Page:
Spectrum: The struggle for survival

Spectrum: The struggle for survival

Recovery plan Ahead of World Turtle Day, here's a look at the threats sea turtles face, and the efforts to conserve them

In March 2018, the city of Mumbai woke up to long bygone visitors — the olive ridley turtles were crawling on the Versova beach after two decades! Mumbai beaches, infamous for being a pile of garbage, were being cleaned for years for this grand welcome. Though the turtles may have been nesting in the nearby beaches, this cleanup provided extra space for successful nesting. What’s so remarkable about the turtles, you ask? Well, turtles are amongst the oldest reptiles inhabiting earth and can live for up to a 100 years. Some of them are classified as endangered or critically endangered, making their sightings a feast for the eyes.

A vital link

Turtles are found in both freshwater and seawater, and lay eggs on land. Sea turtles travel miles between their feeding ground and nesting ground. Some sea turtles are known to migrate as far as 8,000 miles or more! Loggerhead turtles are known for their migration from Baja California in Mexico to Japan. In some cases, the turtles migrate great distances to nest on the same beach year after year, and lay eggs in pits laboriously dug with their flippers. This phenomenon is known as arribada, the Spanish word for arrival, and is observed only in two species of turtles —
olive ridley and Kemp’s ridley turtles. This phenomenon can be observed in Odisha when thousands of female turtles visit its shores for mass nesting.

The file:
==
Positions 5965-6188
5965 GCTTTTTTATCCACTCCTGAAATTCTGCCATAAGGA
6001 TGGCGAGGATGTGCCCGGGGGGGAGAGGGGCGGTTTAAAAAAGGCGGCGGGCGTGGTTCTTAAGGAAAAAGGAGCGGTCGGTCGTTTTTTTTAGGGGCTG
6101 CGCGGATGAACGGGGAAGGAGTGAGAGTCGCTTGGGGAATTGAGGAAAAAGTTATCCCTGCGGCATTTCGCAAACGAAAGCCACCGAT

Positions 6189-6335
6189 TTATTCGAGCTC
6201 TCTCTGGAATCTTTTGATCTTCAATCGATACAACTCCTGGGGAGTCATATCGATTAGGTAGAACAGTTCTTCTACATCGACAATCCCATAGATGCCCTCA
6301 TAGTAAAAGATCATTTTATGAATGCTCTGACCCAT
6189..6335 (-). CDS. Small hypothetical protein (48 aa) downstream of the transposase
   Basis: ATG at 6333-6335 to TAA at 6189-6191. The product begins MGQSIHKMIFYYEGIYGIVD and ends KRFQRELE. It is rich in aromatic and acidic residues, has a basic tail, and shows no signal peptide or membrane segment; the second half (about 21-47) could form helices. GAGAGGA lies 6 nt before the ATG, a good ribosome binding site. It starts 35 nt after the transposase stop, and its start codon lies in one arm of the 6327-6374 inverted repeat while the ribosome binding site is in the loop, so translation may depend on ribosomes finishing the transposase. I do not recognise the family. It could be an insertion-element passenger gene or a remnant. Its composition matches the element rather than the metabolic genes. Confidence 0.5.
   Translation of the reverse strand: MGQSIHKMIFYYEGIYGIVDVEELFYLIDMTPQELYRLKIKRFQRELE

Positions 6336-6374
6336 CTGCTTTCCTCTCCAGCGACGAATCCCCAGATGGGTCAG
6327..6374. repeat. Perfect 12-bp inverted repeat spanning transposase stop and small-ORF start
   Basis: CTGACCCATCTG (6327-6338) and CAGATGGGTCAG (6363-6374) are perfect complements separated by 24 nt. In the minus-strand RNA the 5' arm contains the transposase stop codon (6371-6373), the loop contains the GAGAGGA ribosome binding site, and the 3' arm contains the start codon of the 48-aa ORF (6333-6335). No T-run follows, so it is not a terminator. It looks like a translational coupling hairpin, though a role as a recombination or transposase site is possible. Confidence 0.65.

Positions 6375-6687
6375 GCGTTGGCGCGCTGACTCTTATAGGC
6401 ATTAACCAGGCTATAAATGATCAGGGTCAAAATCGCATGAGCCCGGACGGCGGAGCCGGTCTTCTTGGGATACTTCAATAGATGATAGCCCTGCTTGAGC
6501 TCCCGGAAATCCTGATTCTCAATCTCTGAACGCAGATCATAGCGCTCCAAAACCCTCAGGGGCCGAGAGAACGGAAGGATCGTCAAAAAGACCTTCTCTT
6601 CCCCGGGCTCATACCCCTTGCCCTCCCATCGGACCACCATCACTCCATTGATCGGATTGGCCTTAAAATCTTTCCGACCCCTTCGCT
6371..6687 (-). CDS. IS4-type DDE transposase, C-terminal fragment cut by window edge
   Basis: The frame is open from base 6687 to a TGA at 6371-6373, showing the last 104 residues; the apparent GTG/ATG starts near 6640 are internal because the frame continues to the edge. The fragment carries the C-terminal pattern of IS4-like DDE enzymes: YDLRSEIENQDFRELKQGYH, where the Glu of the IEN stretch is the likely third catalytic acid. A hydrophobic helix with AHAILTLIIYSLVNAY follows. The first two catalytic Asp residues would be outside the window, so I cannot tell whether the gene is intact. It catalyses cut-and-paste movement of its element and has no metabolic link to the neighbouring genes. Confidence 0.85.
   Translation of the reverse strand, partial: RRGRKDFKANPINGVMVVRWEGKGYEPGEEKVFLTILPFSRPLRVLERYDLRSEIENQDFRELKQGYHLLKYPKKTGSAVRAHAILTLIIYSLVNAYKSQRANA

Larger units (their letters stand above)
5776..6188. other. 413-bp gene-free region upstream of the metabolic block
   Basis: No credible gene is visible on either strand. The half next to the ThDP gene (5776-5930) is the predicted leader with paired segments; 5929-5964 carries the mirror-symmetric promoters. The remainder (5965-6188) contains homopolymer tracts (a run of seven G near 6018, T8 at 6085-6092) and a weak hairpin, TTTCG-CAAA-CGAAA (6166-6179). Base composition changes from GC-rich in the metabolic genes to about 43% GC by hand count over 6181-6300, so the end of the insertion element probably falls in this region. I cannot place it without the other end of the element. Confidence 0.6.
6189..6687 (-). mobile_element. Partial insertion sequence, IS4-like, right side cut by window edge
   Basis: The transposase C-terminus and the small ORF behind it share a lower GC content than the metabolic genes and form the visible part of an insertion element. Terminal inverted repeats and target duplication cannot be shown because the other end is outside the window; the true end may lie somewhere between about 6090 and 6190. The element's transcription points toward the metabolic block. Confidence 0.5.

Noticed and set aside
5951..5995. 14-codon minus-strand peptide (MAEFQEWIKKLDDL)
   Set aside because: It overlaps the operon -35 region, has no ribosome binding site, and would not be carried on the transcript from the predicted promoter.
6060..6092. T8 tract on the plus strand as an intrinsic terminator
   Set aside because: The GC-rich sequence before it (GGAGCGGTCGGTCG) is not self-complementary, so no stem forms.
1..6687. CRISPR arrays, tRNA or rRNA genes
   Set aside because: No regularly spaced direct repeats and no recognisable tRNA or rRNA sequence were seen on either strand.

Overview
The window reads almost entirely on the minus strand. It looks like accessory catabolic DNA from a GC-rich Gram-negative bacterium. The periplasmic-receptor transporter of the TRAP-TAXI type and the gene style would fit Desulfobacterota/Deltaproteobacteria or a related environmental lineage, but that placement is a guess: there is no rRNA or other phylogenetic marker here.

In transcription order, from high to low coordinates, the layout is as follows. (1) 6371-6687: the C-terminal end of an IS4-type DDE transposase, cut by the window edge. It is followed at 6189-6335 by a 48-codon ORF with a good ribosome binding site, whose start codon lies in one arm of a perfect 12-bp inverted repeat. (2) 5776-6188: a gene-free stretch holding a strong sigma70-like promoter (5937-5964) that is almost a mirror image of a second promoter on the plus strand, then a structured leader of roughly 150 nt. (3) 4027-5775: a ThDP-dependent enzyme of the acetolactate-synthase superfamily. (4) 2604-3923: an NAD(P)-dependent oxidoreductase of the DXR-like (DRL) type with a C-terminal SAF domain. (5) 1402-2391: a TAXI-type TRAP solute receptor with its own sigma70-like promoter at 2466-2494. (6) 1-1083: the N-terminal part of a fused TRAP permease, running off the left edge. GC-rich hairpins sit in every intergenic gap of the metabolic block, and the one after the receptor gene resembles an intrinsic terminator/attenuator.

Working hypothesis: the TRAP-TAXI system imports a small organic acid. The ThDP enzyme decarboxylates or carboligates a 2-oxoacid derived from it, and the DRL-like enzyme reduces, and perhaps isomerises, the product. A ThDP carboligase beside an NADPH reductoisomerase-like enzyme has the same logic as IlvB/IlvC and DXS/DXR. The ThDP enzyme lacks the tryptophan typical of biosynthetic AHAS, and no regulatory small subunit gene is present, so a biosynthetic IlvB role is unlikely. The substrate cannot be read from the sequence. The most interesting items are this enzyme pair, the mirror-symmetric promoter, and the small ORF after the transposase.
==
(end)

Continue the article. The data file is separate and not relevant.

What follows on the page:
Turtles play a crucial role in nutrient cycling as they transport nutrients from the water to dunes that are nutrient-deficit, resulting in healthy beaches. Their shells are home to epibionts — organisms that live on the surface of another organism — and are eaten by seabirds. Hawksbill turtles are known to feed on sponges in the ocean, making space for the growth of healthy coral population. As the top predator of jellyfish, leatherback turtles help maintain balance in the food web.

However, all is not well with these magnificent creatures. In recent times, their survival is threatened by many factors. They are often victims of incidental catch in trawler fishing vessels. Casuarina trees, planted to reduce calamities during strong winds and for timber, destroy their nesting spaces. Feral dogs, raptors such as eagles, and a few human communities eat their eggs. Unplanned beach developments involving the construction of resorts are a threat as well. Hunting turtles for meat and climate change are some of the other dangers that the turtles face.

With their dwindling population, the ability of turtles to maintain the health of the world’s oceans goes down. There are also misconceptions about how turtles affect the fish in the sea. For example, in Agatti, one of the islands in Lakshadweep, local fishermen believe that the decline in fish catch is due to the increase in the number of green turtles.

Conservation at multiple levels

Recognising the threats they face and their vital role in the ecosystem, turtles are now protected under Schedule 1 of the Wildlife Protection Act, 1972, which prevents their hunting and trade. The Convention on International Trade in Endangered Species (CITES) agreement provides absolute protection by banning some turtle species from being traded, with offences being fined the highest penalties. Forest Departments in many states are trying to push the belief that turtles are an incarnation of Lord Vishnu, and hence they need to be conserved. However, these steps seem to be inadequate as hundreds of turtles are still found dead on the coasts for various reasons.